With domestic holidays firmly on the agenda for travel-starved Aussies, agents would be silly not to make the most of the current situation and become experts of their own backyard.
So, Travel Weekly has teamed up with Tourism Western Australia to provide a complete rundown of one of the state’s most popular tourist destinations: the Kimberley.
A great place to start your clients off is in Broome, the western gateway to the Kimberley wilderness, which is home to world-famous Cable Beach sunsets and the natural phenomenon of the Staircase to the Moon.
Just a two-and-a-half-hour flight from Perth will transport your clients to this tropical oasis of striking contrasts in colour and culture, where the vibe is very relaxed, but there’s so much to engage the senses.
Affectionately known as the ‘Pearl of the North West’, Broome is the home of South Sea pearls, which are among the largest and most coveted commercially harvested cultured pearls in the world.
Their discovery in the 1800s fuelled a mass-migration almost as epic as the gold rush. Japanese, Filipino and Malay pearl divers arrived in droves seeking their fortune, creating a melting pot of cultures that makes Broome the multicultural town it is today.
Cable Beach in Broome is world famous for its 22 kilometres of sun-kissed white sand, turquoise water and spectacular Indian Ocean sunsets.
Visitors will find uncrowded shores, camel trains and unforgettable ocean sunsets filling the skies with spectacular colours – it’s the best free evening show they’ll ever experience.
The best of both worlds
Broome strikes the perfect balance between a relaxing holiday and an extraordinary adventure.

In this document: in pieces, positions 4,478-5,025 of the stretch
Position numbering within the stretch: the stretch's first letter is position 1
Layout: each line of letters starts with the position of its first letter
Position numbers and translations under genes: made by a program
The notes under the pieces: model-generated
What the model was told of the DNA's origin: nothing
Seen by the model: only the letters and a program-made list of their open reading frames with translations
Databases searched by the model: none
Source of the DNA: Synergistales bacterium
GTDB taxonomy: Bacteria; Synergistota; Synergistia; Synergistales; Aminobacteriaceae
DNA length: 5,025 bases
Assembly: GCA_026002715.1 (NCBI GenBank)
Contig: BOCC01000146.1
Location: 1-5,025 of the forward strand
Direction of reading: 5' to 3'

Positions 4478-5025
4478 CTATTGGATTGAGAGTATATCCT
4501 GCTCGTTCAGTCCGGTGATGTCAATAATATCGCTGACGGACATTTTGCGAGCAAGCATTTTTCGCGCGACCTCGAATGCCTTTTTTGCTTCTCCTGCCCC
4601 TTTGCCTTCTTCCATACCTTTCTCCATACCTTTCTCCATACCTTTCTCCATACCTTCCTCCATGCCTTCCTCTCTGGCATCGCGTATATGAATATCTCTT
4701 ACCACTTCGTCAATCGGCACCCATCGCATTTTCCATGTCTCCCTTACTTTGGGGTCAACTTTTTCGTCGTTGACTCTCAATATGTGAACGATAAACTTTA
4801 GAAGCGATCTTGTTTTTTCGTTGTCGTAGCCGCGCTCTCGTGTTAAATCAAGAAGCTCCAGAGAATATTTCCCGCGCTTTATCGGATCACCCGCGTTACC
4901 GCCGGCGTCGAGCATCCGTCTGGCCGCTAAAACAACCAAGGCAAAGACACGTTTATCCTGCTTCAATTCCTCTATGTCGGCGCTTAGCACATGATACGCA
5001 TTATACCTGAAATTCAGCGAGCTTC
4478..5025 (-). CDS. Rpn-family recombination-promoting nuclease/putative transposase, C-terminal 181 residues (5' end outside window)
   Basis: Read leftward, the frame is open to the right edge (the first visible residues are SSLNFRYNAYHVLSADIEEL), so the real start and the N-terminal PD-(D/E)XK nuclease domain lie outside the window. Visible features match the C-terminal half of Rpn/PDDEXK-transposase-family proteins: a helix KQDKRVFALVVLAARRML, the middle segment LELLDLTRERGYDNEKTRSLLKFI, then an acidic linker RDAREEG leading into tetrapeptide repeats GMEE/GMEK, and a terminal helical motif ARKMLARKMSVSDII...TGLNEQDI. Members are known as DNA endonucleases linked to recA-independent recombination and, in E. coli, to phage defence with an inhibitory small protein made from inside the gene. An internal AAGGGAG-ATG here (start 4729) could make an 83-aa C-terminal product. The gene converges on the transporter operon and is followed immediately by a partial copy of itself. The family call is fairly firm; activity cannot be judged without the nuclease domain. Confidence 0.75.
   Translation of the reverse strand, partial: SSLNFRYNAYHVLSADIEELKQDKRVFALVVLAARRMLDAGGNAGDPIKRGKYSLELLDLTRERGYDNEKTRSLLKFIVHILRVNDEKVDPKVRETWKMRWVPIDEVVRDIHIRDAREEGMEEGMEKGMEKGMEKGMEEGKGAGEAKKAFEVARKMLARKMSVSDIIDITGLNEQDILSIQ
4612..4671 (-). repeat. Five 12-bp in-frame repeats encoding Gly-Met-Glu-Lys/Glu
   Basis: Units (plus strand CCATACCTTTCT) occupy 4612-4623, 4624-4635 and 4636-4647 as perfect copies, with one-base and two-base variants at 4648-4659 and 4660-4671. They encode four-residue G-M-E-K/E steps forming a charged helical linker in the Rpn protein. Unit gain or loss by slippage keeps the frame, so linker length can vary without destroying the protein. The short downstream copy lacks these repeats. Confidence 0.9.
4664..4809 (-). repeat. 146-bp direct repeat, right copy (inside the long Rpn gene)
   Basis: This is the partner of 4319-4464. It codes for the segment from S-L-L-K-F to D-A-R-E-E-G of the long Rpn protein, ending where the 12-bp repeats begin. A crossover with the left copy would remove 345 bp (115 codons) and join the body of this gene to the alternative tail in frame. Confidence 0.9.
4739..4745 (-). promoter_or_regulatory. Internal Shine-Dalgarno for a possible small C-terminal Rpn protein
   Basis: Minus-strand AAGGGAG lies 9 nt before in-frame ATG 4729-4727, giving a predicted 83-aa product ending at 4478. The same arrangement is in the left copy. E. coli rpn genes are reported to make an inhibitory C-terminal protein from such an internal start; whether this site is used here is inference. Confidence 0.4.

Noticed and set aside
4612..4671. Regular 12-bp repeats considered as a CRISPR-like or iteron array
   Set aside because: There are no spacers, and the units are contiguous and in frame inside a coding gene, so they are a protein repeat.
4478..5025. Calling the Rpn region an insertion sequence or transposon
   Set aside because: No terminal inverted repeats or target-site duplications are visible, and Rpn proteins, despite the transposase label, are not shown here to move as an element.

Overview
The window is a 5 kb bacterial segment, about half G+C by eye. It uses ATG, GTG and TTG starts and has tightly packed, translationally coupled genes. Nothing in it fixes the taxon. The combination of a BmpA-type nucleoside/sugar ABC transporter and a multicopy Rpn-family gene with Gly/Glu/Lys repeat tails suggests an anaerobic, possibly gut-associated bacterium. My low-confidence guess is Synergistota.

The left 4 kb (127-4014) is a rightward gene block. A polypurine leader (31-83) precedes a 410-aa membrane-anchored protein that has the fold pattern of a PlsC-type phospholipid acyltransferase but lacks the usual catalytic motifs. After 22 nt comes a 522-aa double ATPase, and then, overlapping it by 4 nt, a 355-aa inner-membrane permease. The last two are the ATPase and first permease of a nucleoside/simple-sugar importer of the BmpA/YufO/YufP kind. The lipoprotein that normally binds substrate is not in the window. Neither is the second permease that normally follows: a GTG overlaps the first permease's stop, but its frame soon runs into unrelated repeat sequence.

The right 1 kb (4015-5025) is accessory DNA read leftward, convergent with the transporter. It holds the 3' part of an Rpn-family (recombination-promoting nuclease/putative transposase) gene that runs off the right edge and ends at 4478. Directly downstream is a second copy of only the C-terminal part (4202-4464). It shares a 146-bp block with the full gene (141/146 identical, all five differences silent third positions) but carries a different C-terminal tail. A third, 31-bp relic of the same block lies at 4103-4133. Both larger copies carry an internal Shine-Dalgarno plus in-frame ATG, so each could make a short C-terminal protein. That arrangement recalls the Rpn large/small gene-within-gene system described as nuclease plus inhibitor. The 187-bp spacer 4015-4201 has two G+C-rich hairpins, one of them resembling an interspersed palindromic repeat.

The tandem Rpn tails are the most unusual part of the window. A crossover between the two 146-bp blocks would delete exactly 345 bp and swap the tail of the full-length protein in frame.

There are plenty of unique experiences for visitors seeking all kinds of adventure, such as:
- Witnessing the natural phenomenon of the Staircase to the Moon at Roebuck Bay.
- Riding a camel train into an ocean sunset along pristine Cable Beach.
- Marvelling at ancient dinosaur footprints at Gantheaume Point.
- Fishing with an Aboriginal guide or on a specialist fishing charter.
- Spotting Australian wildlife such as humpback whales, snubfin dolphins, kangaroos and a variety of different birds.
- Cruising to a pearl farm and learning how these deep-sea beauties are harvested.
- Catching a movie at the oldest operating outdoor picture garden in the world, Sun Pictures.
- Gazing at billion-star skies with Space Gandolf (aka Greg Quicke).
- Taking a four-wheel drive, helicopter or seaplane adventure day trip into true wilderness.
Broome is also the perfect base for your clients to experience a Kimberley adventure, home to the bucket list of natural wonders.
Visitors can discover Australia’s only Horizontal Falls at Talbot Bay, have an authentic Aboriginal experience on the Dampier Peninsula, take an epic four-wheel-drive journey along the Gibb River Road, or explore the Bungle Bungle Range in World Heritage-listed Purnululu National Park.
Fly straight to the heart of the Kimberley
Travellers can also fly direct from Perth to Kununurra, which is known as the gateway to the East Kimberley.